Chairs Ask Commerce Secretary Ross About Sale of Surveillance Technology to Chinese Police

May 15, 2018                                                           

(Washington D.C.)--U.S. Senator Marco Rubio (R-FL) and U.S. Representative Chris Smith (R-NJ), chair and co-chair of the bipartisan Congressional-Executive Commission on China respectively, released today a letter to U.S. Commerce Secretary Wilbur Ross seeking answers about the sale by U.S. companies of surveillance and crime control technology used by Chinese security forces and police. The Chairs raised concerns about the Chinese government’s use of technologies to “severely limit the freedoms of movement, expression, and religion” of the ethnic minority Uyghur population of western China. China has detained an estimated 500,000 to 1 million Uyghurs and other ethnic minorities in “political education centers,” including over a dozen family members of U.S.-based Radio Free Asia (RFA) Uyghur Service journalists. 

The letter asks whether the Commerce Department’s Bureau of Industry and Security (BIS) is tracking the sale of equipment and technology used by Chinese security agencies and how U.S. companies were able to sell surveillance and crime control technology to China given existing Export Administration Regulations.   

Text of letter below:

May 9, 2018
Mr. Wilbur Ross
Secretary of Commerce
U.S. Department of Commerce
1401 Constitution Ave NW
Washington, DC 20230
Dear Secretary Ross,
We write concerning the Chinese governments and Communist Party use of technology for repression and control, rather than for legitimate law enforcement activities. There is compelling evidence that U.S. companies are selling Chinese authorities products to improve the surveillance capability of police and security forces. Therefore, we wish to inquire whether the Bureau of Industry and Security in the Department of Commerce is tracking the sale of equipment and technology by U.S. companies that may be used by Chinese police and other security agencies for the surveillance and detention of individuals.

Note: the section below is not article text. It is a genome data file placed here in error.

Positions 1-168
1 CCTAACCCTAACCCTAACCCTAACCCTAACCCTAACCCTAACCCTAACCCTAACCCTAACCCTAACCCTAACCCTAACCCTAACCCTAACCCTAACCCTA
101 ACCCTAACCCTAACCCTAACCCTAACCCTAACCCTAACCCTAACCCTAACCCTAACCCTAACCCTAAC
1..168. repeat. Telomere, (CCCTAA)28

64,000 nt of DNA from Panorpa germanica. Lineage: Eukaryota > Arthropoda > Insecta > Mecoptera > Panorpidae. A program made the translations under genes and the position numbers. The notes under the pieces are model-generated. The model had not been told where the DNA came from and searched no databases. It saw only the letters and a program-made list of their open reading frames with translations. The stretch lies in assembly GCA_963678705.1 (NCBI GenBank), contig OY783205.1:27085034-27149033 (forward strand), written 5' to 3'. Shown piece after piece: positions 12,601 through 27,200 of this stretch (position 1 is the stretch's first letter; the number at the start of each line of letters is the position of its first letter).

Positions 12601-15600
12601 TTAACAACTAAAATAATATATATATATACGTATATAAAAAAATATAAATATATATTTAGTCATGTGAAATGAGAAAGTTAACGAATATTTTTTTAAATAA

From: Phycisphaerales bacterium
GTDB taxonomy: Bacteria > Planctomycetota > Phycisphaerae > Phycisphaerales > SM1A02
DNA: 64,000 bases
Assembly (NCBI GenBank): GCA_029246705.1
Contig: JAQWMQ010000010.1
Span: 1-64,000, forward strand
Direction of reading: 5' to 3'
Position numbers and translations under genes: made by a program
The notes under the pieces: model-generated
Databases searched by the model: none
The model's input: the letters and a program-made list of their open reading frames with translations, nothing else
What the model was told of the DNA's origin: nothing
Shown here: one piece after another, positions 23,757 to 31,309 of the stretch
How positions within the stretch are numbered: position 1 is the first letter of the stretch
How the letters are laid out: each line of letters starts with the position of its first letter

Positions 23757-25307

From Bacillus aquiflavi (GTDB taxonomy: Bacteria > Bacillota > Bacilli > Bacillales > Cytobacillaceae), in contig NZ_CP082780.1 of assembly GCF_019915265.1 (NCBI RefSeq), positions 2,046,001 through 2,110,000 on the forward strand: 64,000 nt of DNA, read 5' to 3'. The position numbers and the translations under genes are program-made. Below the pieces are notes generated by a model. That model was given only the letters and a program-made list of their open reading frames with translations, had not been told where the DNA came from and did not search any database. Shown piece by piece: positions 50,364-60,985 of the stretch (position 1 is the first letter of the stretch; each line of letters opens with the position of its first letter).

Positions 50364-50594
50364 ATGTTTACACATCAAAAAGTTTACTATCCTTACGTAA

The actions of Chinese police and security agencies particularly in the Xinjiang Uyghur Autonomous Region (XUAR) and elsewhere are deeply problematic. They continue to violate international protections of due process, privacy, association, religious practice and international prohibitions against torture and arbitrary detention. The ongoing abuses in the XUAR are a clear example of how the government is using technology, including U.S. made, to systematically crackdown on its people.  According to human rights organizations and multiple media reports, XUAR authorities have dramatically increased surveillance activities of Uyghur Muslims and other ethnic minorities, augmenting existing efforts with the latest technologies, including facial recognition, iris scanning, and advanced biometrics such as DNA sequencing, voice samples, and fingerprinting.